No Mandatory Noises for Electric Motorcycles, Yet…

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In a world with increasingly stringent emission and noise standards, vehicle OEMs are continuously tasked with making their automobiles and motorcycles quieter.

Such regulations have brought us some ridiculous creations in the motorcycle realm, especially for the Japanese and European market, but changes are afoot here in the United States as well.

Today, we bring you such news, but it’s probably not the news that you think. The National Highway Traffic Safety Administration (NHTSA) has just set a standard that will see electric automobiles getting louder, instead of quieter, in the name of vehicle safety.

But oddly enough, the new rule does not apply to electric motorcycles…for now.

The issue at stake is that the human ear has a hard time distinguishing noises that are within 3 dB of each other. Thus, when an electric vehicle goes past you at a relatively low speed, it is hard to hear it over the background noise. For visually impaired individuals, the challenge is even more potent.

As such, over 2,400 individuals were injured last year by an electric vehicle they did not hear. For anyone who has ridden or driven an electric vehicle in a busy parking lot should be well aware of how stealthy thees machines are to the surrounding pedestrians, so the NHTSA is wisely taking action.

Responding to Congress’ mandate in the Pedestrian Safety Enhancement Act, NHTSA’s new standard will see automobile manufacturers having to add a speaker to their cars, which will play a sound when the vehicle is accelerating up to 19 mph, or when it is traveling in reverse.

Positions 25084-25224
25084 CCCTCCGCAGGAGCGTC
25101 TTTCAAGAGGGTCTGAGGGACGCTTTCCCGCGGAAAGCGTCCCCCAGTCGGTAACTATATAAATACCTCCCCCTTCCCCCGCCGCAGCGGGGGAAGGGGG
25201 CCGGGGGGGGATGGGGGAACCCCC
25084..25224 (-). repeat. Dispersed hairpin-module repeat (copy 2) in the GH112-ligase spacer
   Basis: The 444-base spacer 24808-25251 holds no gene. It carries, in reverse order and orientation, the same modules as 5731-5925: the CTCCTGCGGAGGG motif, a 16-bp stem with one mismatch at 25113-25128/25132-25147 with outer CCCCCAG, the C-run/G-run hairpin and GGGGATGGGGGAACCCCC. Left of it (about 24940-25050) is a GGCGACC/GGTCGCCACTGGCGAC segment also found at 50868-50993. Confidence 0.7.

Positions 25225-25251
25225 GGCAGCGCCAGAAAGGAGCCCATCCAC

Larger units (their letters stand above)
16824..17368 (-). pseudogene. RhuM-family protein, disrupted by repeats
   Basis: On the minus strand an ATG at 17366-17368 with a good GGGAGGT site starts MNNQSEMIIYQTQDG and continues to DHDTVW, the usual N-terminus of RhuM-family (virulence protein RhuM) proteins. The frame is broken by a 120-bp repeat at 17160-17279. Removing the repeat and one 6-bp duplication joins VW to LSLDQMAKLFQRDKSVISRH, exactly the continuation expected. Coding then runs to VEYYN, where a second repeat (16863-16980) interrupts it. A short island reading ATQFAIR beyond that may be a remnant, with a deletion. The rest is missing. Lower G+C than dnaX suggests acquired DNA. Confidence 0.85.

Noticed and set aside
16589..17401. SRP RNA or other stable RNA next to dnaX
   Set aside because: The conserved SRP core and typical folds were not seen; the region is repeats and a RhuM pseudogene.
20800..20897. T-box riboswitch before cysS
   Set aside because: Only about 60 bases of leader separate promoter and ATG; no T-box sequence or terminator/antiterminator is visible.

For now, the standard does not apply to motorcycles (it does into effect September 1, 2019), with NHTSA simply stating that, “we believe that we do not have enough information at this time to apply the minimum acoustic requirements of this final rule to the vehicles (motorcycles).”

Electric motorcycles are getting a pass most likely because of the relatively few machines that are on the road right now. But as that number increases, we can surely expect two-wheeled EVs to get a similar treatment.

Quite frankly, there is perhaps a greater need for this regulation in the two-wheeled space than the four-wheeled realm, with motorcycles already being harder for pedestrians to see.

This is because motorcycles have a much smaller cross section than an automobile, and our speed and maneuverability make us less predictable as well.

So, for those of you who snidely wished for a proper exhaust note from an electric motorcycle, your wish might actually come true. Though, we imagine that electric motorcycles OEMs like Zero, Victory, Energica, Alta et al will come up with something more Jetsons-like.

Of course, we’re sure crafty EV owners will devise their own warning tones.

Source: NHTSA